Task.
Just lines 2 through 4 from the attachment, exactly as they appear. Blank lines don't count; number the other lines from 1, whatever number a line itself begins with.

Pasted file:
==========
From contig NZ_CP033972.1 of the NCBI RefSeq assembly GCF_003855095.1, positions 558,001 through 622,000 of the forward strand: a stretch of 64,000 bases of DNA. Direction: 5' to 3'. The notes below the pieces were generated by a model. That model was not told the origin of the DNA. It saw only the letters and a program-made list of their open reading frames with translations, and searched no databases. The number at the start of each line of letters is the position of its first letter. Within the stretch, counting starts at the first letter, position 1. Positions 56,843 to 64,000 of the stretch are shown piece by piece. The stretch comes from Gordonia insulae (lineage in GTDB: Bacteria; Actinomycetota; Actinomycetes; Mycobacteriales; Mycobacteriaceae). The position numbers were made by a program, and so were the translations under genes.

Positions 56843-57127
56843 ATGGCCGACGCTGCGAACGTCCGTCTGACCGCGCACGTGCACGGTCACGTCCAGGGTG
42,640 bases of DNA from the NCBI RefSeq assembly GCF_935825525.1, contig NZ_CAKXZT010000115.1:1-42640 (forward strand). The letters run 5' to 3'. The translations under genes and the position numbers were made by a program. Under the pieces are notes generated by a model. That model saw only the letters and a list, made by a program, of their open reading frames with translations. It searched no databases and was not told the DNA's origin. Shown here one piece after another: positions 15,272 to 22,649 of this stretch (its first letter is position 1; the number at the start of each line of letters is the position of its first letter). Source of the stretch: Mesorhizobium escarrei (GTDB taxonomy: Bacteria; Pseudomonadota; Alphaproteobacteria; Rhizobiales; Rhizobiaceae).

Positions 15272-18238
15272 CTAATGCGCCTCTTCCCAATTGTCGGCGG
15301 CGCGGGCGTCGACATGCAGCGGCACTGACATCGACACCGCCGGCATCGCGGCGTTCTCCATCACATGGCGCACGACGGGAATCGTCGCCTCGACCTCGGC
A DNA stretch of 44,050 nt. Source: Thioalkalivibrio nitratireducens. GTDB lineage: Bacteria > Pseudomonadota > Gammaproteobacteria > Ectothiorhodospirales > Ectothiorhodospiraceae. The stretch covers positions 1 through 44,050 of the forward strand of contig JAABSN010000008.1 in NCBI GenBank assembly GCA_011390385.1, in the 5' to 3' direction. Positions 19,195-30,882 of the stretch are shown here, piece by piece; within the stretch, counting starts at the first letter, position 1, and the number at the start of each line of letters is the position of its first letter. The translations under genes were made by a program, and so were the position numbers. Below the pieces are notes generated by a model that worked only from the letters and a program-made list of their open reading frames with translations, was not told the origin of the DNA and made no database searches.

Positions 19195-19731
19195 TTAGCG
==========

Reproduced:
Positions 56843-57127
56843 ATGGCCGACGCTGCGAACGTCCGTCTGACCGCGCACGTGCACGGTCACGTCCAGGGTG
42,640 bases of DNA from the NCBI RefSeq assembly GCF_935825525.1, contig NZ_CAKXZT010000115.1:1-42640 (forward strand). The letters run 5' to 3'. The translations under genes and the position numbers were made by a program. Under the pieces are notes generated by a model. That model saw only the letters and a list, made by a program, of their open reading frames with translations. It searched no databases and was not told the DNA's origin. Shown here one piece after another: positions 15,272 to 22,649 of this stretch (its first letter is position 1; the number at the start of each line of letters is the position of its first letter). Source of the stretch: Mesorhizobium escarrei (GTDB taxonomy: Bacteria; Pseudomonadota; Alphaproteobacteria; Rhizobiales; Rhizobiaceae).